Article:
Posted by Curt on 22 April, 2020 at 11:58 am. 39 comments already!


The most useless committee on Capitol Hill has answered a question no one was asking.

The headline is an attention-grabber, particularly the subhead. The New York Times breathlessly reports that a Republican-led Senate panel has issued a report that “undercuts claims by President Trump and his allies that Obama-era officials sought to undermine his candidacy by investigating Russia’s 2016 election meddling.”

Naturally, you’re thinking: “That’s it. All Trump’s diatribes about a ‘hoax’ have been the usual claptrap. Even the GOP admits that the Obama administration had good reasons to investigate whether Trump’s campaign was colluding with Russia.”

Except . . . that’s not what the Times story actually says. Carefully parsed, it’s not even what the headline says.

In truth, the story is a nothing-burger. We learn that one of the most useless committees on Capitol Hill, the Senate Intelligence Committee, has issued a 158-page report — festooned with the usual “there are things we can’t tell you” redactions — as a capper to its three-year investigation into a question no one is asking: Did the intelligence community competently conclude that Russia interfered in the 2016 campaign?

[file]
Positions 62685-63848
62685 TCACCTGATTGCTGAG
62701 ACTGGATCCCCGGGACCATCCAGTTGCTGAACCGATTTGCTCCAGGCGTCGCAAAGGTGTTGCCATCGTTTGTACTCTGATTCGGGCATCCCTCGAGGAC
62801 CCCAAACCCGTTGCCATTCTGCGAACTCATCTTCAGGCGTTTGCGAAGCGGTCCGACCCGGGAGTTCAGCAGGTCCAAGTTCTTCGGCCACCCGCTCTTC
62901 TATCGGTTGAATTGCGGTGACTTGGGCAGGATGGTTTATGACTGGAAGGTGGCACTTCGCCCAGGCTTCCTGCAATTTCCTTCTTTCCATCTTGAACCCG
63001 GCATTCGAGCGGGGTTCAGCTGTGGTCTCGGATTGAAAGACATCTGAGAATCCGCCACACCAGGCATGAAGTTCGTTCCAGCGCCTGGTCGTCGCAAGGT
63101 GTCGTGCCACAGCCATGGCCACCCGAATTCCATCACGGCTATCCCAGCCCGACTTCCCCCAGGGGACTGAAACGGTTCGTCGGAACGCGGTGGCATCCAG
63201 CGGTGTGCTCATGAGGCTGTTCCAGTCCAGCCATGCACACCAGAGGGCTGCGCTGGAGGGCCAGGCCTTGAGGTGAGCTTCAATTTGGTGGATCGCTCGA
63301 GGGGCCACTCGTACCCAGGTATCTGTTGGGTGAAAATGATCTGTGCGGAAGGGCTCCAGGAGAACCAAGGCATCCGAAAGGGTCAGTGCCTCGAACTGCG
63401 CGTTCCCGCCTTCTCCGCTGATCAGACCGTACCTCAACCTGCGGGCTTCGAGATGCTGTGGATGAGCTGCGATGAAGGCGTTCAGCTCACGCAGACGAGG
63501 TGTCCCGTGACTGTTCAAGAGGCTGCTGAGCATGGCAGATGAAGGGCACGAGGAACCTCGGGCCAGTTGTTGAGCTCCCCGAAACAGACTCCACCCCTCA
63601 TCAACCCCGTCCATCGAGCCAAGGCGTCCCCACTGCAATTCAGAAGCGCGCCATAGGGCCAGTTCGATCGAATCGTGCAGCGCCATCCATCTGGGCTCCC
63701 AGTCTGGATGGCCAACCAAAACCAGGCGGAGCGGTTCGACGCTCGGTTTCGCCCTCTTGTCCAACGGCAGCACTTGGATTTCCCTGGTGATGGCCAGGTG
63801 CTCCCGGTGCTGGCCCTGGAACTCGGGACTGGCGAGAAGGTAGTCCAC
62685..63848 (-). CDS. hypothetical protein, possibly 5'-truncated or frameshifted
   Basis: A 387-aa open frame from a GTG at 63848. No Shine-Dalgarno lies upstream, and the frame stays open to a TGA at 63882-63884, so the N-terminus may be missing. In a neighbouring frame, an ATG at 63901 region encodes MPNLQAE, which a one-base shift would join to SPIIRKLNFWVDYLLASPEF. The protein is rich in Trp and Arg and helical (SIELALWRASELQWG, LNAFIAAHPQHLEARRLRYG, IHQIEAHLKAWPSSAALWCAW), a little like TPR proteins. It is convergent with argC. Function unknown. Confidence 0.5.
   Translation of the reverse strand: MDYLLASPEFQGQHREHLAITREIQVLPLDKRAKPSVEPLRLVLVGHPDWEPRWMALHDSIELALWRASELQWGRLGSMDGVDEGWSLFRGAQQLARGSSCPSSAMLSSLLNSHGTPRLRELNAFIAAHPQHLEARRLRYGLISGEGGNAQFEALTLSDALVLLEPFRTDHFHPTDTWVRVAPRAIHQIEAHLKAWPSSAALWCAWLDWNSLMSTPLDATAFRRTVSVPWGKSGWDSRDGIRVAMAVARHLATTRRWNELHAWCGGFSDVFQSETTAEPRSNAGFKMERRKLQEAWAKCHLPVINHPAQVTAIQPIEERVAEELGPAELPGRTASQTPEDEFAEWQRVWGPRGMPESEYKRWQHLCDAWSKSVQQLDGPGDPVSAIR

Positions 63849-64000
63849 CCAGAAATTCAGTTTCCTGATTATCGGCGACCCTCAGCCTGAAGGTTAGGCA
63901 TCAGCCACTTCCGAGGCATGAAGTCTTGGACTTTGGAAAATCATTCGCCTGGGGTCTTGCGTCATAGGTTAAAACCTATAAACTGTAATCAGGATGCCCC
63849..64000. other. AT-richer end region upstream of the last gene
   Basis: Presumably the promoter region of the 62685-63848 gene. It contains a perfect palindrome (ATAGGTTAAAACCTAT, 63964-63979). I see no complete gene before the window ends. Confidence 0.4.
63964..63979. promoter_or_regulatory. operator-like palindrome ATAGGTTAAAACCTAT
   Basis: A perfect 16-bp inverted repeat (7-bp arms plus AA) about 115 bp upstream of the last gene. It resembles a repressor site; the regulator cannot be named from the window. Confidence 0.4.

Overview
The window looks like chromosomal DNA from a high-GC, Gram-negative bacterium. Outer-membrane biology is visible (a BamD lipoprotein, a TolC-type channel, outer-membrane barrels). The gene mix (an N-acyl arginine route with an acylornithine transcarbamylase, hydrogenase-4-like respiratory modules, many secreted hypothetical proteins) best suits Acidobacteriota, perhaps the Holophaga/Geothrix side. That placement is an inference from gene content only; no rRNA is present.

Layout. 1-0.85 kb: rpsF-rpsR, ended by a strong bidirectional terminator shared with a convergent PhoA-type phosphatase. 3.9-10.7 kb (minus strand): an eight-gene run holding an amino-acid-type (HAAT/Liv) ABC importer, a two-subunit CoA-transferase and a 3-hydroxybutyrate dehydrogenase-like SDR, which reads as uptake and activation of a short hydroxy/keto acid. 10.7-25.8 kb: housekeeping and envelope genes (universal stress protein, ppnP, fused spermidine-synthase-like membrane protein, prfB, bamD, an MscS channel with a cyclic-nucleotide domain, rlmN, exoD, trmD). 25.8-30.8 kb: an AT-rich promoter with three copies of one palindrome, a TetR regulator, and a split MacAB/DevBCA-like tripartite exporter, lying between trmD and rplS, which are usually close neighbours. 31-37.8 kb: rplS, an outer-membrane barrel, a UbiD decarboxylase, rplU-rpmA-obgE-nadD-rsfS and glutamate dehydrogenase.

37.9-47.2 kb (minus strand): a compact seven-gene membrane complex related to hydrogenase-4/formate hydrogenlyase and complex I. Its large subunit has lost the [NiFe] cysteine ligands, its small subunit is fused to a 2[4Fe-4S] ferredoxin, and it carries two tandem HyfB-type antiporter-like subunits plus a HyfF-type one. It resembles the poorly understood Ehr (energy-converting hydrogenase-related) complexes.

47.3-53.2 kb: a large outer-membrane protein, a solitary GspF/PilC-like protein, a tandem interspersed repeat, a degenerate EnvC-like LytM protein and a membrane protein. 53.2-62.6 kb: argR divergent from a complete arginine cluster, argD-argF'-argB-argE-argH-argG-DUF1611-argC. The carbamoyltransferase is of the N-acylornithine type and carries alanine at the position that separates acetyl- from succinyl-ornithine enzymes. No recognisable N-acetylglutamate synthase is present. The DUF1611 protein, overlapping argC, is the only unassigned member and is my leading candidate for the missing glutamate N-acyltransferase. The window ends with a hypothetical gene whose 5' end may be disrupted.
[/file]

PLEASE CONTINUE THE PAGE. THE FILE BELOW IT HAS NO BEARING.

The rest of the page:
No one is asking that question because, for the vast majority of people closely following the collusion caper, that would be like asking whether the Chiefs won the Super Bowl.

We know Russia interfered in our campaign. Given Moscow’s long history of meddling in American politics, it would only have been a story if Russia did not meddle. The principal argument by President Trump and other intelligence agency critics has not been that Obama officials undermined Trump’s candidacy and presidency “by investigating Russia’s 2016 election meddling.” The argument is that they undermined Trump’s campaign and presidency by claiming that Trump and his campaign were complicit in Russia’s 2016 election meddling.

On that key question the Useless Committee is, as is its custom, mum.